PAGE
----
The Failure Awards for defunct branding | #2 Twitter Peek
In this weekly series, Andrew Eborn shines a light on the products and services, brand extensions and campaigns that – for one reason or another – failed to take off and have as a result earned entry into the Octopus TV Failure Awards and a place in The Museum of Failure. Today, it's the turn of Twitter Peek.
Peek Inc is a mobile tech company founded in 2007 by three of the first four employees of Virgin Mobile USA.
In September 2008 Peek launched its first product “the Peek” – an email-only handheld device.
In 2008 Time selected Peek as one of the 50 Best Inventions of the Year. It was voted the #1 entry in the Gadget of the Year review on Time.com.
Wired Magazine also named Peek its number one gadget in its "Gear of the Year" feature, pointing out that "not every gadget needs a carnival of features. Take the Peek, which tackles just a single task: mobile email. No phone, no browser, no camera — and no apologies.…. this one-trick pony is a godsend.”
Peek Inc Duck
Encouraged by the phenomenal success of its first product, Peek Inc assumed that one trick ponies were the way to go and so in 2009 it introduced the Twitter Peek (aka "The Tweek") – a portable device that only does Twitter. Yours for $199.
While the email Peek was a #StunningSuccess, the Tweek was a #FabulousFailure
CNN listed it as one of the top 10 biggest technology failures of 2009, pointing out that the reaction of many to the release of the Twitter Peek was a collective, "Huh? I already have a $200 device to update Twitter... it's called my iPhone."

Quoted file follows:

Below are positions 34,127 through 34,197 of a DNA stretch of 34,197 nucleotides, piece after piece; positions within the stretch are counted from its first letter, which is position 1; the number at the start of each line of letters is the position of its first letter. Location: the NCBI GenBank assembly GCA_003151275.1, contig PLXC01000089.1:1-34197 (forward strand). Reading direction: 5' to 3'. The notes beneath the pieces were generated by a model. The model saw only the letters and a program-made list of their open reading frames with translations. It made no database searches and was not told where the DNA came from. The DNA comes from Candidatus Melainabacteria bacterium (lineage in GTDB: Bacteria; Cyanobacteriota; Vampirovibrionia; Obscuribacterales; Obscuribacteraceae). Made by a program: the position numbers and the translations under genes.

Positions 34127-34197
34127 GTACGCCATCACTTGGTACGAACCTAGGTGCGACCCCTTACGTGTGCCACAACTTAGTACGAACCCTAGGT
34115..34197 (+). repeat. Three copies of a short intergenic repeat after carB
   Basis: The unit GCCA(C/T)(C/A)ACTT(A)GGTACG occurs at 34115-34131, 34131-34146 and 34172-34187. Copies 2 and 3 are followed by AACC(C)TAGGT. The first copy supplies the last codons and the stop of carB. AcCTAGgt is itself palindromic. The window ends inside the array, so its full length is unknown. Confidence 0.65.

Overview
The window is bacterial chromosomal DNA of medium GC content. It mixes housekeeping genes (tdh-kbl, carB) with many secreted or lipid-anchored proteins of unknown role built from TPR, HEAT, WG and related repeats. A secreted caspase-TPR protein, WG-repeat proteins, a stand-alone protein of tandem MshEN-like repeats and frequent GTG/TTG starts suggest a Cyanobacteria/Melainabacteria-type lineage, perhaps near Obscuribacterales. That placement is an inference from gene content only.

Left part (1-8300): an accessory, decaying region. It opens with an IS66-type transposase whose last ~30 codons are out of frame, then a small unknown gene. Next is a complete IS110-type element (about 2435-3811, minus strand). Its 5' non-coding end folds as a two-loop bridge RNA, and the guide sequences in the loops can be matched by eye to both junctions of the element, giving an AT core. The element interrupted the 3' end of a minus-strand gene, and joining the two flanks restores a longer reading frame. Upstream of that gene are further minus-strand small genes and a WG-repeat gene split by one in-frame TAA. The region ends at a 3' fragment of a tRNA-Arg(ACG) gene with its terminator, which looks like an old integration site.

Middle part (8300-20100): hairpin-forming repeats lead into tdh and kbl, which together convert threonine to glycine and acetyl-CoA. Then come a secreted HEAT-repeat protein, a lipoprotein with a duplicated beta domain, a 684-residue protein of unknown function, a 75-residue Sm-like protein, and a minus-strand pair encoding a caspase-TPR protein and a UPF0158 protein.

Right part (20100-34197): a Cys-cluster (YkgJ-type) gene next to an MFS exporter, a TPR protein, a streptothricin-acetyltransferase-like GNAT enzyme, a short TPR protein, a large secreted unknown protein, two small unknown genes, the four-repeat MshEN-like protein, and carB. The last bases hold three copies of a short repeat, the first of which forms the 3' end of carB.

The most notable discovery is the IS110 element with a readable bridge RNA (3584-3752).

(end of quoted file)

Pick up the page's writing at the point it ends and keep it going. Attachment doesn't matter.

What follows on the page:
Gizmodo, meanwhile, named Twitter Peek as one of the "50 Worst Gadgets of the Decade”.
The main question is why this product ever existed?
It’s rather like selling an oven that can only cook Colgate Beef Lasagne.
Even if people did want a device that only did Twitter – which they didn’t – you would have to make sure it does Twitter well. The fact is the Tweek failed at doing that as it missed many Twitter functions.
Using the Tweek was a painfully slow experience. The messages were truncated with only the first 20 characters being shown. Clicking on links brought up a “horribly slow browser” that displayed poorly formatted text only version of the linked webpage and the Tweek only supported one account.
There was a deluge of damning reviews, like this from Gizmodo:
“This is a device that is built on flawed logic and executed poorly. I can't think of a single person in a single situation where this would make sense. I just can't believe this thing exists.”
PC Magazine gave it just one and a half stars – “dismal”.
It was a device designed to solve a problem that just did not exist.
As Gizmodo asked: "What's next…. How about a batman utility belt full of like 20 devices each doing the equivalent of one app, for seven bucks a month, each?”
As PC Magazine pointed out: “Twitter is already a pretty stripped-down service. TwitterPeek makes it less useful, less flexible, and less interesting...
"Twitter Peek is for people who want Twitter, but don't want to surf the Web on their phones. Do they exist?”
On February 1 2012, Peek announced that it had terminated service for all its dedicated hardware in a move to cloud-only service.
Lesson to be learnt
Past success does not guarantee future performance. As always, carry out research to ensure that there is actually a market for your product and if you do decide to launch a new product ensure that that product delivers what it promises.
The Twitter Peek failed on several levels – both flawed logic and execution. For these reasons the Tweek is this week’s nomination for The Octopus TV Failure Awards.
As Frankie Howerd would say – Twitter ye not!
From failed products and services to campaigns and ads we would rather forget, we want to encourage organisations and brands to be better at learning from failures not just ignoring them and pretending they never happened.
Send your nominations with full description and images to TOFA@OctopusTV.com